New Zealand is a fascinating country located in the southern hemisphere, which gives it a unique character.
The climate of the country is influenced by its proximity to the sea, the Southern Alps, and its latitude. The weather is of great importance to its people, as the economy and livelihood of the natives and settlers depend on the land and resources.
New Zealand has a temperate climate with mild temperatures and heavy rainfall.
The mountains and the sea are an integral part of the landscape and have a significant impact on the weather patterns. Although the temperature in New Zealand does not vary greatly, it can change unexpectedly due to cold fronts and tropical cyclones that quickly blow inland. This feature can affect tourism and outdoor activities such as hiking. The weather in New Zealand is divided into four distinct seasons:
- spring (September to November),
- summer (December to February),
- autumn (March to May), and
- winter (June to August).
The weather in New Zealand is temperate, but the north has a subtropical climate during the summer months. Conversely, the alpine areas of South Island can get very cold in winter (-10C). During the summer months, the temperature usually ranges between 20 – 30ºC, with the sunniest areas being the Bay of Plenty, Hawke’s Bay, Nelson, and Marlborough.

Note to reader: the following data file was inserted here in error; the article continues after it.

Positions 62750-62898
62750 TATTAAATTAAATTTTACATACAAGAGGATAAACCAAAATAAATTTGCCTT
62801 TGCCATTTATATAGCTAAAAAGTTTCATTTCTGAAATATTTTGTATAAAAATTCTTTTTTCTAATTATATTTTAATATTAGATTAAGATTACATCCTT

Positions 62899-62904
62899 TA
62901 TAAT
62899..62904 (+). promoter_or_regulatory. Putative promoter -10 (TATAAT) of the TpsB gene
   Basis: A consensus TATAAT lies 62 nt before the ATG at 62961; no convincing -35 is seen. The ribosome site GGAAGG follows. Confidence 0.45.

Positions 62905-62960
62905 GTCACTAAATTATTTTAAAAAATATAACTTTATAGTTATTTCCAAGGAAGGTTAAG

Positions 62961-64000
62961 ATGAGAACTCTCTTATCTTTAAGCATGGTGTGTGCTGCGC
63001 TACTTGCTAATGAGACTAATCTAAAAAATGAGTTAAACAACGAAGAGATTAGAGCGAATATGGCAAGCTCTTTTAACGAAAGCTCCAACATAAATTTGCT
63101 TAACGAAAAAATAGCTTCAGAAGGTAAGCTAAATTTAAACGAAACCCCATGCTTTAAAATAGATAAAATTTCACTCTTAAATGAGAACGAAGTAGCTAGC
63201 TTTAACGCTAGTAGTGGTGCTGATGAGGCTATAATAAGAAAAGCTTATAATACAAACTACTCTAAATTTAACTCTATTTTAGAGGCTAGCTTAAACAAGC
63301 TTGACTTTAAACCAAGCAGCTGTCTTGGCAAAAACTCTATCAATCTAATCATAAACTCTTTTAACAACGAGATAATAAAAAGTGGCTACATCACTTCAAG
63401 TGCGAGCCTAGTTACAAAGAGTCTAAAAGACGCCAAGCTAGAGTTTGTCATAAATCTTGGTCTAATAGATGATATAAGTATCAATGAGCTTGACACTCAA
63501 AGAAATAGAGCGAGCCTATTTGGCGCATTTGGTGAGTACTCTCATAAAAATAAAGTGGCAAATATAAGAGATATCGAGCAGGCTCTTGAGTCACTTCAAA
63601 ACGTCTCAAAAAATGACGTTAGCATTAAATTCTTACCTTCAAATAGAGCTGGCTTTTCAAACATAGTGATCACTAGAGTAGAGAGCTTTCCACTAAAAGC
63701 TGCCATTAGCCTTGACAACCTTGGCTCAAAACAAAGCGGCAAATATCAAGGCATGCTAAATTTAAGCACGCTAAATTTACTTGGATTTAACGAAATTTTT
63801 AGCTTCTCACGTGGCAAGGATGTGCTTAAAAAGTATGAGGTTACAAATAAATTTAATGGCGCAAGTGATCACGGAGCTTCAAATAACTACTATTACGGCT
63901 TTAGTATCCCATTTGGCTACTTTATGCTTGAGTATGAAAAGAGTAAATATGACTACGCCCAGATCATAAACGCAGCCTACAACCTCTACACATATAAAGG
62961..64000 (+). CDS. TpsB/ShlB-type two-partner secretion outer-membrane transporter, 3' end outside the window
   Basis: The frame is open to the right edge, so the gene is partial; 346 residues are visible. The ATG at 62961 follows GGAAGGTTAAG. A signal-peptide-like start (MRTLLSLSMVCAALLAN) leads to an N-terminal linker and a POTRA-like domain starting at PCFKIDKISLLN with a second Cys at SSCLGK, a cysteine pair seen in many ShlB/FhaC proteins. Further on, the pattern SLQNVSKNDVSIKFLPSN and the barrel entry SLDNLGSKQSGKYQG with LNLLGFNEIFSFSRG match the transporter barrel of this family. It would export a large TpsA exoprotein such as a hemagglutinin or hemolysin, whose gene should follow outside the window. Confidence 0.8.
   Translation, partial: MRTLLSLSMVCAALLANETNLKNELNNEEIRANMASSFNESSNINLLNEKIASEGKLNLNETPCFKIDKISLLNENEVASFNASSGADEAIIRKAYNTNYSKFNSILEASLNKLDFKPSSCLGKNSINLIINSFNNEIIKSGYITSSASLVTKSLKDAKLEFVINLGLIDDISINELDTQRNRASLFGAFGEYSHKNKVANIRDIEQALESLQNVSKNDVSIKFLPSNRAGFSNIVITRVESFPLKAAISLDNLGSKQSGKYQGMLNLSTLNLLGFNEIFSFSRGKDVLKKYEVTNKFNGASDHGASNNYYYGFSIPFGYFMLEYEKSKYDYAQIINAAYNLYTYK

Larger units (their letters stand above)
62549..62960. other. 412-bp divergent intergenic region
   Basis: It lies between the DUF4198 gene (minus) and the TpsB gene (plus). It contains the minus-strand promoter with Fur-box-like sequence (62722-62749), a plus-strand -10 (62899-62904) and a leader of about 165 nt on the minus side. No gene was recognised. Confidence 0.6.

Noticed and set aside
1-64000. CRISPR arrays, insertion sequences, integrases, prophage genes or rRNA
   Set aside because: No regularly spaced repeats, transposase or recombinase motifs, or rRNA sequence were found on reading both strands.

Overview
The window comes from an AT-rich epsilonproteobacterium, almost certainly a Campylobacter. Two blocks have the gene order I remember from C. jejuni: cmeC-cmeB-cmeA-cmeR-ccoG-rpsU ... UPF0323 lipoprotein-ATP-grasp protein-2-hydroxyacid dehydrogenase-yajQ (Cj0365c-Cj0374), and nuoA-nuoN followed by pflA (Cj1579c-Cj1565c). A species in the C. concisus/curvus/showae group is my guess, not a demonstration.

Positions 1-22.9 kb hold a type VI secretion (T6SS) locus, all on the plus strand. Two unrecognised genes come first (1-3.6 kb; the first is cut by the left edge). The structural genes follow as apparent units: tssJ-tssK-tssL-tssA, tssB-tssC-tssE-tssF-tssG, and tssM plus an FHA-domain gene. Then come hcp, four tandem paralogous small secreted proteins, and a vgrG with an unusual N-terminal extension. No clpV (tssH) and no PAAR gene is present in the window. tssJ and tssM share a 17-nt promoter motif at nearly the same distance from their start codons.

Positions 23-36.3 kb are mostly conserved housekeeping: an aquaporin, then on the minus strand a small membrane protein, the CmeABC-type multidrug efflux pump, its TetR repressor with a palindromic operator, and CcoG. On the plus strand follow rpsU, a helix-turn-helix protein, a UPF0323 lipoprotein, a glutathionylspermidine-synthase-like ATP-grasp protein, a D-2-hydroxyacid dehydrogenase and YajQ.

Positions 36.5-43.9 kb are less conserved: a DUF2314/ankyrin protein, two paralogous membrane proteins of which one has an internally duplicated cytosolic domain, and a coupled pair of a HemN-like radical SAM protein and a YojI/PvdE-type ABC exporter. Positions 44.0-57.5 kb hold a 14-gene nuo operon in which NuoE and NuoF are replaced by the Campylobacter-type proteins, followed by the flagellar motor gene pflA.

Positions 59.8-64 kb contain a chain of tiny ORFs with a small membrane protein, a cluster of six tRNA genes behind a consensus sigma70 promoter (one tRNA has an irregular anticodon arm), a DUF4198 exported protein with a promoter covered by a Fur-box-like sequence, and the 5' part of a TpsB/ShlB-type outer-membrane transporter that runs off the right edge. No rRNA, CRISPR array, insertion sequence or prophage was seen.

New Zealand has a low level of air pollution, resulting in strong UV rays during summer. Tourists and locals are advised to use sunscreen, sunglasses, and hats.
The average rainfall in New Zealand is between 640 mm and 1500 mm, which is evenly spread throughout the year. This adds to the beauty of the landscape with the presence of forest areas and great land for farming and horticulture. New Zealand’s summer comprises high temperatures and sunshine, making it ideal for outdoor activities. The pristine beaches are perfect for sunbathing, surfing, and water sports during the summer months.
The autumn months are a little cooler, with colorful leaves making the scenery beautiful. The winter months are colder, with rain in most areas of the North Island. In contrast, the South Island has cooler temperatures and little rainfall in winter. Spring has a varied weather range from cold and frosty to warm and hot. The melting spring snow makes river rafting fun with the high water levels.